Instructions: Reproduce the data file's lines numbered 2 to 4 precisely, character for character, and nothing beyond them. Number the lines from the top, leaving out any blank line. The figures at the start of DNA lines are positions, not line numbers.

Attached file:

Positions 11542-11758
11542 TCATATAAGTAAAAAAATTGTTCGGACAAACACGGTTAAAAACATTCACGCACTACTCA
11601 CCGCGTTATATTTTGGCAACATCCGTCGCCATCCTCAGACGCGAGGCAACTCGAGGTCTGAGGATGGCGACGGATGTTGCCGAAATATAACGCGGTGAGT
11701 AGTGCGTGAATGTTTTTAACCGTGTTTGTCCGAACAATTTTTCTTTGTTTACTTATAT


11542 TCATATAAGTAAAAAAATTGTTCGGACAAACACGGTTAAAAACATTCACGCACTACTCA
11601 CCGCGTTATATTTTGGCAACATCCGTCGCCATCCTCAGACGCGAGGCAACTCGAGGTCTGAGGATGGCGACGGATGTTGCCGAAATATAACGCGGTGAGT
11701 AGTGCGTGAATGTTTTTAACCGTGTTTGTCCGAACAATTTTTCTTTGTTTACTTATAT